Category: impact giving

Australia’s innovation efficiency is a wicked problem needing a solution.  The ability for Australia to capitalise on its research efforts has consistently ranked well below expectations. One of the key opportunities for philanthropy is to innovate and test solutions that can be scaled to assist in solving wicked problems such as this and contribute towards […]

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I started writing this post to provoke a conversation and scratch the surface on an important issue.  There are many differing points of view and most are valid, and less valid at the same time depending on the lens you are looking through. Measuring impact from research requires a more sophisticated or complex conversation than […]

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The Age recently published an article ‘The dodgy academic journals publishing anti-vaxxers and other ‘crappy science’.   The article describes a booming black market duping academics into submitting their research for a fee of up to $3000 a paper and notes the increasing number of reputable journals charging researchers to submit or cite their publications. We […]

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  In order to harness the benefits from medical research it is important to bring all key stakeholders together, including philanthropy, industry, government and academia.  NFMRI’s conference uniquely provides this opportunity, creating an interactive forum to discuss opportunities, issues and ideas. We encourage delegates to submit questions in advance and contribute to the conversation. The […]

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Professor Michael Good AO talks about NFMRI funding and his research into a new Strep vaccine for rheumatic heart disease and deep tissue infections   The ‘Valley of Death’ grant that we recently received from the National Foundation for Medical Research and Innovation (NFMRI) has been a Godsend to our streptococcal vaccine project. Whist there […]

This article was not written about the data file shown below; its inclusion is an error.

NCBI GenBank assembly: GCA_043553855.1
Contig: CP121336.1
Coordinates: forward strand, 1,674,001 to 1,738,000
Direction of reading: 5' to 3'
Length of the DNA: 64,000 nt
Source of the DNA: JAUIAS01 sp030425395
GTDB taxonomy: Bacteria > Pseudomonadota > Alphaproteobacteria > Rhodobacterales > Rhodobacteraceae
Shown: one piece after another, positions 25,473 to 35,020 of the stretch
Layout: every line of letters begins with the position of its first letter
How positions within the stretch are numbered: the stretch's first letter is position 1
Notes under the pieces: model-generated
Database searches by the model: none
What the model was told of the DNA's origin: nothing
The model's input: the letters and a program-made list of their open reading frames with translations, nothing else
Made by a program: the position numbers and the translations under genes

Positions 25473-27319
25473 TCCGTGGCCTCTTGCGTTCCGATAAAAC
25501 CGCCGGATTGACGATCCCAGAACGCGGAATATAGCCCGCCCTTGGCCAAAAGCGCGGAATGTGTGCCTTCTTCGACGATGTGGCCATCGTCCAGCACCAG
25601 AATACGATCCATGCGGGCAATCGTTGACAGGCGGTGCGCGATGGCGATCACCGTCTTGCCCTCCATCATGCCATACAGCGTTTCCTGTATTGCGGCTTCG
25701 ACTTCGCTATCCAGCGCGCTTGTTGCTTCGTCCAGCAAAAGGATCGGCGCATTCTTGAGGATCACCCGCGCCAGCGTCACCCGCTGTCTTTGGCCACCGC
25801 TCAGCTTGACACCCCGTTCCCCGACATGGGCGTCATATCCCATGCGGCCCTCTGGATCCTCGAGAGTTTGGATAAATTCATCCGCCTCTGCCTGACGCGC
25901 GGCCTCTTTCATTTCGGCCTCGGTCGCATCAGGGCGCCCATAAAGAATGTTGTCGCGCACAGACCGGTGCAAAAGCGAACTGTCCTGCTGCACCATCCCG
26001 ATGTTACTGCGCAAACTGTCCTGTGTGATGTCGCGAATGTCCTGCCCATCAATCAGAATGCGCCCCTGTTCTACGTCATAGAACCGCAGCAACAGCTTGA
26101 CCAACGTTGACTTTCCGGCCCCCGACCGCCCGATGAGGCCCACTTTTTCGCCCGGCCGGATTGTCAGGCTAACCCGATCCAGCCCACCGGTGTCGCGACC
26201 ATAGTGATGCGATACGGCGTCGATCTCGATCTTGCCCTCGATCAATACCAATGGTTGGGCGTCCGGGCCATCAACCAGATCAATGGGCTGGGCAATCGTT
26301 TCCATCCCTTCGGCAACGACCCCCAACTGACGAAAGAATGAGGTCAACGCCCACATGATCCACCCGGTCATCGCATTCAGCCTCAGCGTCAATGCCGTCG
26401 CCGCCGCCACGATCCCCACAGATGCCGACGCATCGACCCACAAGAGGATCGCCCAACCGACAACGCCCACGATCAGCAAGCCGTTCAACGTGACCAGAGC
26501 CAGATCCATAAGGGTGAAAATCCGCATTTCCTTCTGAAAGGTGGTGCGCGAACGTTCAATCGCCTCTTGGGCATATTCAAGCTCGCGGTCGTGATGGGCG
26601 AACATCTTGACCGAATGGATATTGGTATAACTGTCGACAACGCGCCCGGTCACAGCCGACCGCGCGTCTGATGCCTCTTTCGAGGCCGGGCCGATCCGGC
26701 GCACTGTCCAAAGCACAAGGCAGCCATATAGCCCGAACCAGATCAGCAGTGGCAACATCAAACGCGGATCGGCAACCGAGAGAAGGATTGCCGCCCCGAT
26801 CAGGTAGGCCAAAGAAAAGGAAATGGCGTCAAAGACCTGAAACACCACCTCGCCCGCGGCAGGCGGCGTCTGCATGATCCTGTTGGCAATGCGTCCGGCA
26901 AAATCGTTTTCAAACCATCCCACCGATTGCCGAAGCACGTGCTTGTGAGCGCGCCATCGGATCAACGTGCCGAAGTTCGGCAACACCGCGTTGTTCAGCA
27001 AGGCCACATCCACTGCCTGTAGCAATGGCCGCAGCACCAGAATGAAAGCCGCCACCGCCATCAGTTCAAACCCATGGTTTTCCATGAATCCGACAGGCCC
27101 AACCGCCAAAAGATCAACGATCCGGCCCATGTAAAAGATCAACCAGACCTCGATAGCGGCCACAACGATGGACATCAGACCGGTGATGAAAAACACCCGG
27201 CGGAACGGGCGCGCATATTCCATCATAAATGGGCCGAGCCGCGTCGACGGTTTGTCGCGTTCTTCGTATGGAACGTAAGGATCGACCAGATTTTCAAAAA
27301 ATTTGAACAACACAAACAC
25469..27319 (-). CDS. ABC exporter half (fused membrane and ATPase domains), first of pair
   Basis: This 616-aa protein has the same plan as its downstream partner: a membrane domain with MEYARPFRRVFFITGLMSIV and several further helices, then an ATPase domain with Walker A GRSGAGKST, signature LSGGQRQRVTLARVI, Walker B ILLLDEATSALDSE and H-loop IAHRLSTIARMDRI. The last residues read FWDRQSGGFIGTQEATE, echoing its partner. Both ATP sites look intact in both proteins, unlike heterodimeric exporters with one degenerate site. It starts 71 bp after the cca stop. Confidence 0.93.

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In the presence of industry, business and research experts and our partner representatives from the NSW Department of Primary Industries, on Wednesday 10 December we awarded our 2015 grants. This followed a recent strategy implementation that saw our Foundation change its focus towards advancing innovations and enabling collaborations, with funding available via competitive grants rounds […]

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Assuming both are important where do you think priority should lie?

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Australia excels in biomedical research but sucks at commercialisation. Professor Frank Gannon says that needs to change. This article, written by Graeme O’Neill, previously appeared in Lab + Life Scientist.  Professor Gannon is director of the QIMR Berghofer Medical Research Institute, formerly known as the Queensland Institute of Medical Research. The institute is dedicated to […]

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In our last post, we mentioned failure and how grant makers should not only have a way around measuring success for grants that worked to plan, but also for grants that haven’t. We thought this topic should be explored in a little more detail. Research by its nature has the ability to fail.  Researchers take […]

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Measuring success when supporting biomedical research can be difficult.  This is particularly relevant if there is no predetermined agreement of what success looks like or no strategy to guide how you contribute to the larger picture. Often governments, researchers and the community use terms such as ‘bench to bedside’ (beginning and end) when considering the […]

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Looking beyond the research and considering translational needs when funding research. How well are your expectations, application and review processes, measures of success and funding strategy aligned with the next steps for translation?

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